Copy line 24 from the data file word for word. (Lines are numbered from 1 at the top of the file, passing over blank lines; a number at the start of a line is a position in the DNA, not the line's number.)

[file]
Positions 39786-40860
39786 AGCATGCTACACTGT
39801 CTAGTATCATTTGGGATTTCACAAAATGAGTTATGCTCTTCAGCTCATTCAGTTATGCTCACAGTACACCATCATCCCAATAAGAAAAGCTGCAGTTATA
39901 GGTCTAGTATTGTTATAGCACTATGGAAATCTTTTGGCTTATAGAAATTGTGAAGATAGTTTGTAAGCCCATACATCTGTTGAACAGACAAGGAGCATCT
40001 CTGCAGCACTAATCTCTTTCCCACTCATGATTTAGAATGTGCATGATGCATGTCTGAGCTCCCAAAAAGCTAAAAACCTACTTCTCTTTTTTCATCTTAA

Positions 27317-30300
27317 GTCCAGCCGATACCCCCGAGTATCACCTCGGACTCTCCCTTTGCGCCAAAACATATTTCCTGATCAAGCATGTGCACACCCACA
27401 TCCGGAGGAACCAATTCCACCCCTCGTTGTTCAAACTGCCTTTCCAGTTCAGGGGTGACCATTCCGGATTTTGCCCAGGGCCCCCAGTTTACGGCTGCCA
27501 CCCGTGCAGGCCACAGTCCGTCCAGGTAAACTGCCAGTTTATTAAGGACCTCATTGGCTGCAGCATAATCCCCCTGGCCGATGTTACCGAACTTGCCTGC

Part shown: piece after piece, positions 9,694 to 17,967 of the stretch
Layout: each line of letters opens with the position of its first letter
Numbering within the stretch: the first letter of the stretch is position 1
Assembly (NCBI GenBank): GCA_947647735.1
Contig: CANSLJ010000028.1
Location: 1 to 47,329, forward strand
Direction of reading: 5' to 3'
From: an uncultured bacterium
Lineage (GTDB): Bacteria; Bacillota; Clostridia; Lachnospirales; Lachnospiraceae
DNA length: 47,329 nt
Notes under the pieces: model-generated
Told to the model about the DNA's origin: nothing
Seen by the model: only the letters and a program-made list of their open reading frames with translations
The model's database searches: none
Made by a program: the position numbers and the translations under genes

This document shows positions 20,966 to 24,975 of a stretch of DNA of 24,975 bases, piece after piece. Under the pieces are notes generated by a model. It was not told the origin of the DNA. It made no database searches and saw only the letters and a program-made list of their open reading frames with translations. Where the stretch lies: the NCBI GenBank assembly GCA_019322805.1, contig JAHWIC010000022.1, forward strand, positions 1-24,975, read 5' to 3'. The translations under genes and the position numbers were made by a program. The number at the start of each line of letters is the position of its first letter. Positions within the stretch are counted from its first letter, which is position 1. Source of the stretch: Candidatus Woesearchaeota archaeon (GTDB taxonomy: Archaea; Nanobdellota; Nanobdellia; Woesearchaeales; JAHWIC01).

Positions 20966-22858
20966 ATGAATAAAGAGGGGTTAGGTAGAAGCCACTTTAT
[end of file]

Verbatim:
Made by a program: the position numbers and the translations under genes